Sex & Sociability

Question and commentary on connections, both sexual and social

The Sweetie Search Part I

Get your acquaintances to join you in your treasure hunt.

There is this recurring myth that you can't look for love; it has to find you. Then does it also apply to work, and housing? There are those who mate with the kid next door, go into the family business and live out their lives in the house in which they were born. Most of us do not. At some point in life, and often at several points, we job hunt, apartment or house hunt, and (sigh) sweetie hunt too. No shame in any of it.

Networking is widely recommended when looking for a home or a job. The more people you ask, the wider you broadcast your availability and the specifications of that which you seek, the more likely you are to find a good match. Many people employ rental or real estate agents or employment bureaus and professional head hunters. The more allies you enlist the better you feel. Why is this seldom the case with the search for a sweetie?

Of course, sometimes love just does happen. You step into an elevator and there s/he is. Sometimes your co-worker or acquaintance suddenly develops a special glow and friendship catches fire. Usually, you look around at your life and realize that you would like a special someone in it and no one you know currently fills the bill.

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Time to start wishing if you are not pro-active. Time to begin the Sweetie Search if you are. If this is going to be a productive search there are several conversations that need to take place. The first of which is with yourself and it needs to be completely honest, sometimes painfully so. What has your pattern been? Some questions to ask yourself and put down on paper about the last several sweeties or would-be sweeties in your life:

1. Where and how did you meet?
2. Who initiated the relationship and how?
3. What was your first impression of him/her?
4. What features or quality first attracted you?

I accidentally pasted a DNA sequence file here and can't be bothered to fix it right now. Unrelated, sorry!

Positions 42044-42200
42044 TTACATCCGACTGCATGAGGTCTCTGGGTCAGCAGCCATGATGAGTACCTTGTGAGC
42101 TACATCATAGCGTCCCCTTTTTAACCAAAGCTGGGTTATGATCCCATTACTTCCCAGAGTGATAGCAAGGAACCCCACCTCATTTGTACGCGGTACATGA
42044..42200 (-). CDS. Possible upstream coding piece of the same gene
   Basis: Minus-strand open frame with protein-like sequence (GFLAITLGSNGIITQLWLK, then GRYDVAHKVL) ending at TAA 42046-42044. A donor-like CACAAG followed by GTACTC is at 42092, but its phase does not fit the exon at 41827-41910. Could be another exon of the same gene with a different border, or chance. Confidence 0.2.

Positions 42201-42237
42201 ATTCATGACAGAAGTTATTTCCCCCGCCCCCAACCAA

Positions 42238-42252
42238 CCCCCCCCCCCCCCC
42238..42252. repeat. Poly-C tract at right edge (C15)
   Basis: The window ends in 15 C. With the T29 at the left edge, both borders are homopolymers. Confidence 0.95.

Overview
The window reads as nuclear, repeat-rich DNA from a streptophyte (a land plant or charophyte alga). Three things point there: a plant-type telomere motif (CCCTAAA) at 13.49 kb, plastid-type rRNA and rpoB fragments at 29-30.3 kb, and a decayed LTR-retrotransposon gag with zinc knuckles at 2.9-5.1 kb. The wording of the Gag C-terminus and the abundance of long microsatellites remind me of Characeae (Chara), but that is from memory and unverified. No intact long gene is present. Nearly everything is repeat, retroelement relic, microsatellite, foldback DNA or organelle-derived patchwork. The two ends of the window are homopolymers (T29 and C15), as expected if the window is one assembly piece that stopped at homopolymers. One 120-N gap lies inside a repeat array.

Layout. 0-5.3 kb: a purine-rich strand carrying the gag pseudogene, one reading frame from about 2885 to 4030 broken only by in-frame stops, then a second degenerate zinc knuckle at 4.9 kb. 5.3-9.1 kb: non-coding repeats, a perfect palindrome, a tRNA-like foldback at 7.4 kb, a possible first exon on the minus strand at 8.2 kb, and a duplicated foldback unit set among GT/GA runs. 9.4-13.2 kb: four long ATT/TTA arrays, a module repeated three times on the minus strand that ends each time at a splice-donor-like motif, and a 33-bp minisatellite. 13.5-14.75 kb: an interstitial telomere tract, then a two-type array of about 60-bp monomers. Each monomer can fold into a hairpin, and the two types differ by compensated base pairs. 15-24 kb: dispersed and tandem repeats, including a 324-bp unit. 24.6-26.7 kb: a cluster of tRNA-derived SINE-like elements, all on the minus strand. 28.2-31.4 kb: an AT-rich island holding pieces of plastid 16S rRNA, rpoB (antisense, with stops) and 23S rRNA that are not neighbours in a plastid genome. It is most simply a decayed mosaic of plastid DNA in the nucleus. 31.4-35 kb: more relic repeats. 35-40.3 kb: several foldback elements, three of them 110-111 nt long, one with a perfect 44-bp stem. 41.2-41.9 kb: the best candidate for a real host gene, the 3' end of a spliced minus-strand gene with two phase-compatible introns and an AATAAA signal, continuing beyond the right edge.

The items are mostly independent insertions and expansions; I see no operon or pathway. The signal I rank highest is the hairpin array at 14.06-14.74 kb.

5. What was the best part of the relationship?
6. What didn't you like about him/her or the relationship?
7. How long did the good part last?
8. Who ended it and how?
9.Would you be willing to resume the relationship and is that possible?
10. If this was a relationship that never "happened" why do you think that is?

Having looked at your sheet of paper one or more patterns will emerge. The other person is the one who initiates, never you. Or you usually become disillusioned because this person is not who you imagined her or him to be. Whatever the pattern, is it one that you would like to change? Perhaps it's one you'd like to continue in that all the best sweeties are ones you met through friends. In any case, a look at your past may assist you in determining what you do next...or to be aware of not doing.

Furthering this honest conversation with yourself, be clear on the qualities that attract you and how you asses for them. If a keen sense of humor tops your list, there is really little you can find out in a setting where protracted conversation is impossible. In fact many of the qualities that men and women both usually put on their list (like kindness, reliability, honesty) require some time spent together before they can be determined. So you are shooting yourself in the foot by going to one event, looking around the room, and deciding "There's nobody here for me."

Knowing what appeals to you, including the superficial (or not so) things like height or political leanings, you have shared this information with your friends, right? "Do you know any unattached women?" is not as likely to strike a chord as "Do you know any African American women in their 30's or 40's who like to go dancing?" The more specific you can be the more likely your acquaintances will be to join you in your treasure hunt.

Having honed in on your target audience, figure out where they are likely to be and go there. Do outdoor things to meet outdoorsy types and literary events to meet fellow literature lovers. This should be obvious but it isn't to many people who wonder why they keep getting involved with heavy drinkers when the only new people they meet are at bars.

A further part of your conversation with yourself is to determine the circumstances that feel most comfortable to you when interacting with new people. If one on one, dates set up through friends or met via the Internet might be fun. If small groups speak to you look for congenial ones like book discussions or friends' dinners rather than forcing yourself to go to large anonymous parties. The process of meeting new people need not be a torture. If it is, you'll soon go back to your same old ways with the same people you already know.

So in conversation with yourself (and then with your friends) you have figured out who you want to meet, possibly how and where, the next step is having your conversation with potential Sweeties. I will speak in the next essay here about initiating contact and playing the grown up game of Show & Tell.

Isadora AlmanM.F.T., is a Board-certified sex, marriage, and family therapist, lecturer, author, and syndicated advice columnist of "Ask Isadora."

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